Workspace (workflow/raw converter for Olympus) equivalent for Panasonic??

Started 3 months ago | Discussions thread
Guy Parsons
Guy Parsons Forum Pro • Posts: 35,496
Re: Workspace (workflow/raw converter for Olympus) equivalent for Panasonic??

LearningForeverIHope wrote:

Guy Parsons wrote:

LearningForeverIHope wrote:

Digital Dick wrote:

I'm no expert but I think a 16 bit Tiff contains all the data that is in the 16 bit raw file. Workspace doesn't appear to pull as much out of the shadows as LR. I should try opening a raw in Workspace and without processing it just save it out as a Tiff and then open the Tiff in LR to look for any differences with just opening the raw directly in LR.

Dick

I do not see how it will be possible to save a Raw in that workspace since it applies all the settings, with the exception of filters, that you made in camera.

But there is a heck of a lot more data in a 16 bit tiff compared to a jpeg,

True, true enough. Actually a raw file in MFT is only 12 bits deep. I wonder how and if that data is spread over the 16 bits of the TIFF or something else.

Yes, as the raw file is converted with it has a 16 bit playground to expand into from its 12 bit straightjacket. Way better than the 12 bit going to 8 bit within the camera, nothing can recover from that.

so that will allow more to be extracted with further post process edits before committing to a final jpeg.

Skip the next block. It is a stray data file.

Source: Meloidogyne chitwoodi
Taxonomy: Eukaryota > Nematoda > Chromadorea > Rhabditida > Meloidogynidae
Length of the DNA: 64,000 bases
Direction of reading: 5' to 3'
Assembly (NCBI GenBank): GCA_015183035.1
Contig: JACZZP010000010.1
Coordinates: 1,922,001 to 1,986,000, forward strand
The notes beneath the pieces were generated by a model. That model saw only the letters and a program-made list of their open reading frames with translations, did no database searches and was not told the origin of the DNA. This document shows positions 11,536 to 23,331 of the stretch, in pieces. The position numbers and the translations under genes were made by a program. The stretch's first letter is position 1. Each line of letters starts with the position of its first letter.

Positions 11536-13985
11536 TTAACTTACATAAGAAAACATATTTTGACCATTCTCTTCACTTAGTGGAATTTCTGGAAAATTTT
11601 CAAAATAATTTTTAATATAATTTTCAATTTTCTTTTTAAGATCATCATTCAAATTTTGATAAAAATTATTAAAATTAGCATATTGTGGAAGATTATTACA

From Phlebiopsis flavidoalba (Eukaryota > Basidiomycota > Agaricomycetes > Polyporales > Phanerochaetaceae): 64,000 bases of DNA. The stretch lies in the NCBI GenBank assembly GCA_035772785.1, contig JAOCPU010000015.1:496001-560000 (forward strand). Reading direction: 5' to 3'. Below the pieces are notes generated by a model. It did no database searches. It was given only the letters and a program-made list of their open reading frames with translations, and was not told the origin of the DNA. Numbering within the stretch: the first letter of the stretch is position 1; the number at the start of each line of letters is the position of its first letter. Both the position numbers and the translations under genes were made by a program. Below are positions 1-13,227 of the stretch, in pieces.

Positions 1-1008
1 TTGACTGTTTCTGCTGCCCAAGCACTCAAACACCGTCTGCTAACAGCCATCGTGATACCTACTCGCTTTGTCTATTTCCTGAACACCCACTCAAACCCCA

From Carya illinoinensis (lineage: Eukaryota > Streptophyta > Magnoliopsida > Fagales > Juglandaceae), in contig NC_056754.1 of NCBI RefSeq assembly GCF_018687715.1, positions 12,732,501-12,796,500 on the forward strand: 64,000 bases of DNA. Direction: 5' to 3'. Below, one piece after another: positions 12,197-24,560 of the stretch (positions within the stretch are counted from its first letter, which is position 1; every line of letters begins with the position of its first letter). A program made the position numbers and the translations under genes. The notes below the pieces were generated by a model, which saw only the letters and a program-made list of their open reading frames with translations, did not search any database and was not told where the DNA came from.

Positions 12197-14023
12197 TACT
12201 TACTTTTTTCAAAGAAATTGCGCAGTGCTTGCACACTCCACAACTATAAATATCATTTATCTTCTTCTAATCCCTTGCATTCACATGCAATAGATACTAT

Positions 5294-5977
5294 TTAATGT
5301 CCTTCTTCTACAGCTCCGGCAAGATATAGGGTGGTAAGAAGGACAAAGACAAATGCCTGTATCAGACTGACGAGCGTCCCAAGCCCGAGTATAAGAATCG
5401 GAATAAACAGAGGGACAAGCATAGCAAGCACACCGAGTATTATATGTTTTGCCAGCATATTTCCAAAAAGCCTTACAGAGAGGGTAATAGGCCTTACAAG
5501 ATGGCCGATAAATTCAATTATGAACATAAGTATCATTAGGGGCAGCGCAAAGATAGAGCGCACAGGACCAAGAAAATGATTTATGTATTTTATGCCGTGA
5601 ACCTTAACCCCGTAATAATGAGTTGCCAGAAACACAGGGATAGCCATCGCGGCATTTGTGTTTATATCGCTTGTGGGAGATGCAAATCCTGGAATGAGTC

All I meant is that the settings we choose in camera are applied by Workspace. That way the TIFF that we get is different from the raw file that we sent. Still plenty of data but not the same data.

Yes, the linear content of the four raw tiff channels are always converted via a transitional brightness curve that tries to make the linear data to maybe a sort of log data that our eyes see normally.

As for seeing what's actually in a raw file, I remember in old days looking at some raw files from some (unremembered) Nikon camera and they could be seen directly with no conversion happening (they were some tiff variation) but the result was a green flavoured drab dull image, due to the summation of two green channels plus red and blue and no transitional curves being applied. The linear raw data does look rather bad and the conversion curve applied brings it back to more like what we see.

Just now re-looked at RawDigger and I can show the linear view of the raw data opposed to a simple basic curve applied, here's what linear raw data looks like coming from all channels combined...... (not greenish this time?)

And here's RawDigger's very basic conversion......

No lens corrections of course

And here's what happens when DxO gets loose, plus a little tinkering by me with FastStone Viewer to make it look a little better at its new reduced size....

Old unused rail station at Grenfell NSW Australia

The final is more like what I saw at the time of taking, thanks to DxO taking the linear data and applying a sensible curve to it.

So the choice is a conversion from 12 bit linear raw to a viewable 8 bit jpeg or conversion to a viewable 16 bit tiff that can be further worked to eventually make what is hopefully a better looking 8 bit jpeg.

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